A media and business theme to this week’s shorts. There’s been plenty of satisfaction in Italy with Vincenzo Nibali’s Giro win. A home winner is always going to pull in the crowds but his punchy style has been a real draw for TV audiences. La Gazzetta Dello Sport reports an average daily TV audience of 1.56 million on RAI, up 16% on last year. The audience peaked at 4.3 million for last Saturday’s stage finish at the Tre Cime di Lavaredo. This means over a third of the TV audience, an impressive stat.
There were big crowds for the finish in Brescia too. If the start of the 2014 race is the odd choice of Belfast, the finish town is not certain. As for TV audiences, the numbers above are before you add on all the other channels carrying the race around the world.
RAI did a great job filming the race in HD and I enjoyed the commentary from Francesco Pancani and the well-informed ex-pro Davide Cassani as well as the post-stage “Il processo alla tappa” show. Il processo has a long history and was one of the first sports TV broadcasts to use slow motion and other production techniques to analyse the day’s racing. We can sometimes take this insight for granted but it was a radical innovation at the time.
Did you watch BeIn Sport?
I’d be interested to know the views of US readers who watched the Giro via BeIn Sport. The Qatari channel bought the rights to the Giro in France as well and I caught some of their French language coverage and it was excellent. They’d clearly deployed a significant budget to have pre-race commentary then excellent live commentary, followed up by a roving reporter on the finish line to interview riders. With the race over they returned to Paris for post-stage studio commentary from a panel of experts. This is cycling coverage as it should be and well ahead of French TV’s Tour de France coverage.
The best coverage in France is usually found inside L’Equipe. Philippe Brunel’s pieces during the Giro were excellent and the paper’s coverage of the Tour de France is the best. But the paper is suffering from falling sales as the chart above shows. French business newspaper Les Echos reports the newspaper is undergoing big changes to be revealed in July.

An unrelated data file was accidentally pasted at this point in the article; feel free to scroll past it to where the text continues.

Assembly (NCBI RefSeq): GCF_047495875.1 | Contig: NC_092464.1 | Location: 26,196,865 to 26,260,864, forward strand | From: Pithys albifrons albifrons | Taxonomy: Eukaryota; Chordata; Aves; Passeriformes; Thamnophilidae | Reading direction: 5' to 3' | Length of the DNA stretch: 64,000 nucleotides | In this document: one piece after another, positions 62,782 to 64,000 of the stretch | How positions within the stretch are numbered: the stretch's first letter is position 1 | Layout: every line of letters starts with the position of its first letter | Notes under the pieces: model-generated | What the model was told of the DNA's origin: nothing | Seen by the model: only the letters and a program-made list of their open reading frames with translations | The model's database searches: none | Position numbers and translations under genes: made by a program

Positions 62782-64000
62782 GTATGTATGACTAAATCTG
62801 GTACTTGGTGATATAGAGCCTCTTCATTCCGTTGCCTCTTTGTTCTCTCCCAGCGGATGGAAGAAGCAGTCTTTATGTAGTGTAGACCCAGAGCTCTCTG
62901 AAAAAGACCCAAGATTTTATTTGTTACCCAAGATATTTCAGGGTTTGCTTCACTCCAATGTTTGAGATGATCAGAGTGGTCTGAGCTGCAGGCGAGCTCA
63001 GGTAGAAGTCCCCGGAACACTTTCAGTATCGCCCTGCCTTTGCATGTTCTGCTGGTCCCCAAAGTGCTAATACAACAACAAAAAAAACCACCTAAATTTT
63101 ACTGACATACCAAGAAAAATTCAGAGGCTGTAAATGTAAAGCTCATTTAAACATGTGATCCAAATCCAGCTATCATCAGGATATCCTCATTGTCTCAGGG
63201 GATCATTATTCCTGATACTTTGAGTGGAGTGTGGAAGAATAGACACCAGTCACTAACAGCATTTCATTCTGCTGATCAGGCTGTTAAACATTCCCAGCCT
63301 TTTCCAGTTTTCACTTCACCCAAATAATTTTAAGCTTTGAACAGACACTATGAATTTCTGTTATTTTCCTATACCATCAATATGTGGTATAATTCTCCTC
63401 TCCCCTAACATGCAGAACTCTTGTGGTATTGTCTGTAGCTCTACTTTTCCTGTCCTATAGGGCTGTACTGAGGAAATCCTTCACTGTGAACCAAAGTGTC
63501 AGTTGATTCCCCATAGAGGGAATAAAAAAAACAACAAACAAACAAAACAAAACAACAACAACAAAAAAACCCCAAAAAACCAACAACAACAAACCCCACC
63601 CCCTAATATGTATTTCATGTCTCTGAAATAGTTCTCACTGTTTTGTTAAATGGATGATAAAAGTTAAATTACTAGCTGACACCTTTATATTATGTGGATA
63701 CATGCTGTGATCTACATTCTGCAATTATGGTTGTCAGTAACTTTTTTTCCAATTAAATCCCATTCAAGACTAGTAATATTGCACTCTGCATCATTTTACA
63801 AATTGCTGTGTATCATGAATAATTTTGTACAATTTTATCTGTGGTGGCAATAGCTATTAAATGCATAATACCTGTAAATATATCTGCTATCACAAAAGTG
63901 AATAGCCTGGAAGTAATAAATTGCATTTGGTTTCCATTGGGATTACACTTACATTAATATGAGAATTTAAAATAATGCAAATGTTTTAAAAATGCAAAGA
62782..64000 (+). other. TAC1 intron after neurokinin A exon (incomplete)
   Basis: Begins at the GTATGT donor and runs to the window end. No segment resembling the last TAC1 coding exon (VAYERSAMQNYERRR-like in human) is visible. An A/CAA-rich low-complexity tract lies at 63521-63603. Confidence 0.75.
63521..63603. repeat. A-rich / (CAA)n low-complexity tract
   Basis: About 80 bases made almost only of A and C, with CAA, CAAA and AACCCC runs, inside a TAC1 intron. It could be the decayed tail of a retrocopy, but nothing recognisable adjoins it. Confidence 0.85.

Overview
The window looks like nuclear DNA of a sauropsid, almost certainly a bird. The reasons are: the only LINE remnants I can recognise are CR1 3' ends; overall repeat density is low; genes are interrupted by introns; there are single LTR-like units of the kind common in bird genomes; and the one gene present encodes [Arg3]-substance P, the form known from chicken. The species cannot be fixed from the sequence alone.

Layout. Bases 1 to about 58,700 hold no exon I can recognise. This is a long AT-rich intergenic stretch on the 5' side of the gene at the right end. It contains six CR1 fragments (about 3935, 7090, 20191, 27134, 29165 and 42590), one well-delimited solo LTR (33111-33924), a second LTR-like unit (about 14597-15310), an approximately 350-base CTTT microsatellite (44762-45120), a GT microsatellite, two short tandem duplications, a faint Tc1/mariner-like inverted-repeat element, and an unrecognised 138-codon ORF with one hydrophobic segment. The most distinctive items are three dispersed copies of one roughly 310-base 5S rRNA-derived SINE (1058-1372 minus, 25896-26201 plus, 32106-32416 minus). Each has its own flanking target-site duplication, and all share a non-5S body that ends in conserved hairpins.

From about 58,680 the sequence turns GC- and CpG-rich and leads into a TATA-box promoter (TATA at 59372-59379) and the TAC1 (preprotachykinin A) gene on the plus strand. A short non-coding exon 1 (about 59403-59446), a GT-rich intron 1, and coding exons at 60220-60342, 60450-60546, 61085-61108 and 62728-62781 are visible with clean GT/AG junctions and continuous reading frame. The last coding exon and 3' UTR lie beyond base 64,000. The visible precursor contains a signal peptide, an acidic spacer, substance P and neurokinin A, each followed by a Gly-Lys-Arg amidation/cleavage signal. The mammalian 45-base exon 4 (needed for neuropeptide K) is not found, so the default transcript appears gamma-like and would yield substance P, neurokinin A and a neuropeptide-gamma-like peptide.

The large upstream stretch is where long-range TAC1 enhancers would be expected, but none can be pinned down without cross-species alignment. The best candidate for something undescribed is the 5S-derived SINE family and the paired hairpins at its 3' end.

Makarov’s $3 billion deal
Talking of the business pages, Russian oil and gas company Rosneft is to buy Itera, the company founded by Igor Makarov, the Katusha team owner, UCI management committee member and boss of Russian cycling. Reports in the Kremlin-konnected Kommersant and relayed in Reuters say Rosneft will buy out Makarov’s remaining 49% holding in Itera for around $3 billion, making him the wealthiest man in pro cycling.
Makarov gets to cash in and probably doesn’t have much choice. His company flourished but got squeezed by the rise of Gazprom and the Kremlin made Itera a deal it could not refuse. Makarov’s kept his political pals onside by various patriotic duties including running Russian cycling but as the results show, the Katusha team’s results have yet to match its budget. The team is very dependent on Joaquim Rodriguez for its results, in other words its Russian cohort doesn’t bring much to the table although if they’re patient it will work.
Trek to take over Radioshack
In money terms Flavio Becca’s small fry compared to Igor Makarov, but the Luxembourg entrepreneur is still very wealthy. Only he’s surely poorer after years behind the Leopard team in its various guises. A report by Stephen Farrand of cyclingnews.com says Trek is to take over the team for 2014. If so it marks the return of another industry sponsor to the sport with several teams named after cycle manufacturers. In a way it’s good, teams represent the bikes they ride rather than flooring products or laminated steel but it shows the problem our sport is having when it comes to attracting outsiders to join in.